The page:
Ferdinand Porsche was born on the 3rd
of September, 1875. Born as an Austro-Hungarian
national, when independent Czechoslovakia
was created in 1918, Ferdinand Porsche accepted
Czechoslovak citizenship which he maintained
even during his years in Vienna.
It was only towards the end of the 1930s that
he received Austrian citizenship. His interest
in all things technical can be traced back
to his childhood. Obtaining his first technical
education in Liberec, from an early age he
showed excellent technical and mechanical
skills and was fascinated by electricity.
When he was only fifteen years old he constructed
a power distribution system in his parents'
house. At the age of eighteen, Ferdinand Porsche
was recommended for a job in Vienna.
he sneaked into night classes at the Technical
University, to obtain some engineering education.
His first success came when he designed an
electric carriage for the Austrian coachbuilder
In 1900, the Lohner-Porsche Electric Car made
its debut at the Paris Exposition. Its wheel
hub motors devised by Ferdinand Porsche, only
25-years old at that time, made the name Porsche
famous worldwide. In the meantime, Ferdinand Porsche's two children
were born, first his daughter Louisa, and
five years later, in 1909, his son Ferdinand,
later known as Ferry. Austro-Daimler (a licensee
of the Stuttgart-based Daimler firm) hired
Porsche in 1906 to be its chief designer,
and in 1916, in the middle of the First World
War, Porsche became the company's managing
A year later, Ferdinand Porsche received an
honorary doctorate from the Vienna Technical
University, the same institution where two
decades earlier he had sneaked into night
classes. However, the brilliant constructor
disagreed with the Austro-Daimler's board
on the future direction of its car production
and he left for Stuttgart in 1923 to work
for Daimler Motoren Gesellshaft as technical
His early work at Daimler earned him a second
honorary degree, this time from the Stuttgart
Technical University. In 1928, as Daimler
technical director, Ferdinand Porsche developed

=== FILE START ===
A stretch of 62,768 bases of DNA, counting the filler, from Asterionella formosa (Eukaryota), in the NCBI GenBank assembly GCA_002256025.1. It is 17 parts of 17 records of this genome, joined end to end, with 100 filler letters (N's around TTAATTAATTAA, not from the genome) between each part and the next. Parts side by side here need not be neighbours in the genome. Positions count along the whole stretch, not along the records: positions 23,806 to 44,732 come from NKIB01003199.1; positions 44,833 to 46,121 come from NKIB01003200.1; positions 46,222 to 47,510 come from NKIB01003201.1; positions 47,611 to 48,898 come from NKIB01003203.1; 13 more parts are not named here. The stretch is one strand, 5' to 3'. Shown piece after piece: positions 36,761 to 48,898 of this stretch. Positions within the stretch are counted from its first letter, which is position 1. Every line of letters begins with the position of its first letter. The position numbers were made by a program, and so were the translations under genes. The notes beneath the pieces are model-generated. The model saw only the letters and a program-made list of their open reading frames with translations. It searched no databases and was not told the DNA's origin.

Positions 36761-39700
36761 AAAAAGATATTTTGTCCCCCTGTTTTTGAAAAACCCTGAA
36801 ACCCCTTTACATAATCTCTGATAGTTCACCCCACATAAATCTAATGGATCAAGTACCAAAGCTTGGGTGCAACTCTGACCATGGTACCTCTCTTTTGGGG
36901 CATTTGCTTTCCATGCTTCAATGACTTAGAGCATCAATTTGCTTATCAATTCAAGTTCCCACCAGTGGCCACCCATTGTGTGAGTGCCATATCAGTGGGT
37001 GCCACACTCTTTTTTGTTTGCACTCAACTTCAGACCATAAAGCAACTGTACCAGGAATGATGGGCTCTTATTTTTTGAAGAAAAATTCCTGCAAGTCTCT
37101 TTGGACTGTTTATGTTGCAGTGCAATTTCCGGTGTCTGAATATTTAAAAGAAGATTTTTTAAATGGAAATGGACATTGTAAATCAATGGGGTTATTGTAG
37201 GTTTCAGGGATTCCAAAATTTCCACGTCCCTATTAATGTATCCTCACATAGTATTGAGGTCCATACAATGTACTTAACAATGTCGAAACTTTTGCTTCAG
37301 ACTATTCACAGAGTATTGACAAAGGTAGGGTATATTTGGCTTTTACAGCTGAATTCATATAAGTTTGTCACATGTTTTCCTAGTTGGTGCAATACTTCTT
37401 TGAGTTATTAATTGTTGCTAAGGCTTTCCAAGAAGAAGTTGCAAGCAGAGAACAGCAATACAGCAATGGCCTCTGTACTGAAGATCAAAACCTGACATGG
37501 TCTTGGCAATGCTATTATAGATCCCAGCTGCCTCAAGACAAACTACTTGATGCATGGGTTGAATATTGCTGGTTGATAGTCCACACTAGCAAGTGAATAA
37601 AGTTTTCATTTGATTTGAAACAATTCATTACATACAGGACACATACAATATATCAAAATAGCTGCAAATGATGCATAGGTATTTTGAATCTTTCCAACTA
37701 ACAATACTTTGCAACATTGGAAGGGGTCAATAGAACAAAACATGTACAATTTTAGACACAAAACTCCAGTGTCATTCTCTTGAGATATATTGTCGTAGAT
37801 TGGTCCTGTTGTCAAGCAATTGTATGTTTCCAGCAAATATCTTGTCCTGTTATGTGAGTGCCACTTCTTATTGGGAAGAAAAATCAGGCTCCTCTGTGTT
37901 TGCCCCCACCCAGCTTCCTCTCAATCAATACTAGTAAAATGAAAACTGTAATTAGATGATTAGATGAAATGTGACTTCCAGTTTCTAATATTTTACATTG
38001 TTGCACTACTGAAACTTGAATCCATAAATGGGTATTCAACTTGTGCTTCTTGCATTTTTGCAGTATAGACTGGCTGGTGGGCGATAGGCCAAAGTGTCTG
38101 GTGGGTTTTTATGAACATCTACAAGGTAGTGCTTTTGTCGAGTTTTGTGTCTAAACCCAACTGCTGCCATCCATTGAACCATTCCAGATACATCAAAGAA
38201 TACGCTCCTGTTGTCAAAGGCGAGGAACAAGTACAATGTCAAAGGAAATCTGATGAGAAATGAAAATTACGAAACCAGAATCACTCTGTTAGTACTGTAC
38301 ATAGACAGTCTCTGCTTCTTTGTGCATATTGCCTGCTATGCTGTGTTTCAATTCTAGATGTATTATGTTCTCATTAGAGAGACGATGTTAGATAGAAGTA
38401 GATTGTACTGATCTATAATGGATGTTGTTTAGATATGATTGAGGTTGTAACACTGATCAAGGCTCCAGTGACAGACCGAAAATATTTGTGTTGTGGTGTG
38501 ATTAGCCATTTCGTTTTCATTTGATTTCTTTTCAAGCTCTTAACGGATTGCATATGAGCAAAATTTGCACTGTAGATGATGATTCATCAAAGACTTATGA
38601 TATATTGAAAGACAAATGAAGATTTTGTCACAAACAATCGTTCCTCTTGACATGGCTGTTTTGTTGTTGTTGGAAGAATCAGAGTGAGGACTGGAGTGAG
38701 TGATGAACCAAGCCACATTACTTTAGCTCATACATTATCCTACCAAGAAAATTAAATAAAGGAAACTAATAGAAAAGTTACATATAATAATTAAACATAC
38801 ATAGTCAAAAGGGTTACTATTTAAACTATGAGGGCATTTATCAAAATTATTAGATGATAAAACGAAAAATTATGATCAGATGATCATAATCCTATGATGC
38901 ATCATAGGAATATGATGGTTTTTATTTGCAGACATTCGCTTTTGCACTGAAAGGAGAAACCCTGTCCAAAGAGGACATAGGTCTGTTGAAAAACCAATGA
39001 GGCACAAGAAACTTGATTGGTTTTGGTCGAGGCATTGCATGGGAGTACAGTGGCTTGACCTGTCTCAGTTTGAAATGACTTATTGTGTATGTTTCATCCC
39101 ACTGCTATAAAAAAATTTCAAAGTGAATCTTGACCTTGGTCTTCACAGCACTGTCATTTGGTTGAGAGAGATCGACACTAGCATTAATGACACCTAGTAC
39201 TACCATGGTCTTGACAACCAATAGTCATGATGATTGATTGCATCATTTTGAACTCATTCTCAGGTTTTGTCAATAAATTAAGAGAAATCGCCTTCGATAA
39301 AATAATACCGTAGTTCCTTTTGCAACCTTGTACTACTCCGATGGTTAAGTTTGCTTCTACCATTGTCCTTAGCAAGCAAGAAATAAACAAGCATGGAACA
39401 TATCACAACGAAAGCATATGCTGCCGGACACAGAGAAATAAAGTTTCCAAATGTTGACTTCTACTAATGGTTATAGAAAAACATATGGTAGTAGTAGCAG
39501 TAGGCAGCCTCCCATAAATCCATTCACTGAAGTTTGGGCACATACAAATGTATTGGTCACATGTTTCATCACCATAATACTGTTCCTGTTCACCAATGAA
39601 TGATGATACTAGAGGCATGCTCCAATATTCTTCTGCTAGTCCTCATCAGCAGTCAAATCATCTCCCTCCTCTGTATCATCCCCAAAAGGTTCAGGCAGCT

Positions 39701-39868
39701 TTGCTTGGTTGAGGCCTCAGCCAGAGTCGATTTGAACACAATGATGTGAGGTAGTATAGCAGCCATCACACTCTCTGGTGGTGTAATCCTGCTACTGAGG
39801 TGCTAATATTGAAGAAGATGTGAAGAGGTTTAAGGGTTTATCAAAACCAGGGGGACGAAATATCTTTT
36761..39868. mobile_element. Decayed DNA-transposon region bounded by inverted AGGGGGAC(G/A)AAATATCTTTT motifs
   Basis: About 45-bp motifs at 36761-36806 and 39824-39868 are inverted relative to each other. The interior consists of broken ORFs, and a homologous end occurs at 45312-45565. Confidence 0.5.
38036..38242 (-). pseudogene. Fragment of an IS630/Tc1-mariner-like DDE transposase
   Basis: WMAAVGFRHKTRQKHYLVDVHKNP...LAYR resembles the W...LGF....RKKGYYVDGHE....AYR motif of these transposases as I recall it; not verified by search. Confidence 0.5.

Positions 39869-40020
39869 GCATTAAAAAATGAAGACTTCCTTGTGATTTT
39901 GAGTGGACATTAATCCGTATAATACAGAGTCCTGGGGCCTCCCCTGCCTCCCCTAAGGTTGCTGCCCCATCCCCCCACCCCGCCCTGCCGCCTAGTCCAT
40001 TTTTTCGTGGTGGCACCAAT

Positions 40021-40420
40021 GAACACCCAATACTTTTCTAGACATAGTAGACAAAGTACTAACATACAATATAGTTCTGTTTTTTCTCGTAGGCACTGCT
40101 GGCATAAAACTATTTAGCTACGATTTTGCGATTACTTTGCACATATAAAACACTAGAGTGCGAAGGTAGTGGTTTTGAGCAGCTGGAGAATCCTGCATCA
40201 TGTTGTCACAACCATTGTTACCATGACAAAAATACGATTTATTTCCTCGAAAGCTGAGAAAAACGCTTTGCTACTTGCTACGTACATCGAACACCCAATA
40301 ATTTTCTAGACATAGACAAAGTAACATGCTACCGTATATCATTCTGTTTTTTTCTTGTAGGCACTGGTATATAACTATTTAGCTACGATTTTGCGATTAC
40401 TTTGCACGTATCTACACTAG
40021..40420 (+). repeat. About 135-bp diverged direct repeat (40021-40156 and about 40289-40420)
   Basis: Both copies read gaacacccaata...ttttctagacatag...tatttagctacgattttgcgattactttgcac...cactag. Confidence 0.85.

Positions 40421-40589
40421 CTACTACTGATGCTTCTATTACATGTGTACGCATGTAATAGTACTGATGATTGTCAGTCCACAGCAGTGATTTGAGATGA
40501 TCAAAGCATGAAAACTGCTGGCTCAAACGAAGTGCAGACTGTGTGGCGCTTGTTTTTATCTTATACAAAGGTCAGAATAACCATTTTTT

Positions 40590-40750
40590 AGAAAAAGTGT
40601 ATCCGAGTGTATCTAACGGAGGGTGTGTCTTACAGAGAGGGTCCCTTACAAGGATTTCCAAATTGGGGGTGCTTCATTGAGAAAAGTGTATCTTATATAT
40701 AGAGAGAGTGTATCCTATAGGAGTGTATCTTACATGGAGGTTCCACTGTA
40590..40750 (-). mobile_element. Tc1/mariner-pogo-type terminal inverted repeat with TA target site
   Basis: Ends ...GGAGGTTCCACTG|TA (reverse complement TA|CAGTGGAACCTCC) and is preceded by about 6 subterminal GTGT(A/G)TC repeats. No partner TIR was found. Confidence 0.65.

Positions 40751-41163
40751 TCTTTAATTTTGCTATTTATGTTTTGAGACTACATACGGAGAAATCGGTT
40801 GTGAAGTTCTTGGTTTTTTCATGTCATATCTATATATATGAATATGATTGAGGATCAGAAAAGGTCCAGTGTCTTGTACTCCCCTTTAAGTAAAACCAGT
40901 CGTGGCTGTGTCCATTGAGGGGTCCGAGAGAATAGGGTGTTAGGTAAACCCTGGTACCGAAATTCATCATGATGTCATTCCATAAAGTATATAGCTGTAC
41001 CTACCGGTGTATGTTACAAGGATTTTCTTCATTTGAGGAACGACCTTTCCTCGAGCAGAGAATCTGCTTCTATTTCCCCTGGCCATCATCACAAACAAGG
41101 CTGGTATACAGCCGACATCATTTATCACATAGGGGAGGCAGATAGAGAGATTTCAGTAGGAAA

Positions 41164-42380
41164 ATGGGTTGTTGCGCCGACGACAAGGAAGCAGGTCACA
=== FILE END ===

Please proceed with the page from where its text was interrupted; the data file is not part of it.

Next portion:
the now legendary Mercedes SS and SSK supercharged
sports car - the most powerful sports car
of the time.
After Daimler merged with Benz in 1926, Porsche
could not cope with the new company culture.
Disappointed at the conservative nature of
his employer, Porsche quit. In 1930 he decided
to go independent and in 1931, Ferdinand Porsche
launched his consulting office in Stuttgart,
with his talented and hardworking son Ferry
among the employees.
The 1930s, the years of the Great Depression,
brought ups and downs for the Porsche family:
times of near bankruptcy mixed with significant
engineering successes. Also, the Second World
War was looming and with it the destruction
of the European economy. In the early part
of the decade Porsche was preparing projects
for an affordable people's car which would
evolve into the world's most successful mass-produced
model, the Volkswagen.
The project lay fallow until Germany's newly
elected chancellor, Adolf Hitler, decided
the country should produce a small car which
every German could afford. In June 1934, the
Third Reich signed a contract to build prototype
Volkswagens. By the winter of 1936, three
prototypes, the VW3, had been built in the
backyard garages of the Porsches' villa. But
the Second World War got in the way.
A jeep-like car was created on the basis
of the type 60 instead. In 1944, allied bombing
destroyed over half of the newly built plant.
It was not until 1946 that the Volkswagen
went into series production. While Ferdinand
Porsche co-directed the plant together with
a Nazi administrator, his son stayed in Stuttgart
and ran the design business. Although Ferdinand
Porsche is believed to have been politically
na�ve, consumed with engineering, he was
arrested after the war and charged with collaboration.
He was freed in 1947 after almost twenty months
in prison. His health was poor. In the meantime,
the Porsche firm did whatever it could to
stay in business. It designed its own sports
car, the first car to carry the name Porsche.
Type 356 was the project number. One year
after Ferdinand Porsche was released from
prison, he witnessed the birth of the Porsche
sports car. The very first Porsche, a hand-built
aluminum prototype, was completed on June
8, 1948. Ferdinand Porsche died on January
30, 1952, from the effects of a stroke he
had suffered earlier. He died after seeing
his dream of a Porsche sports car become a
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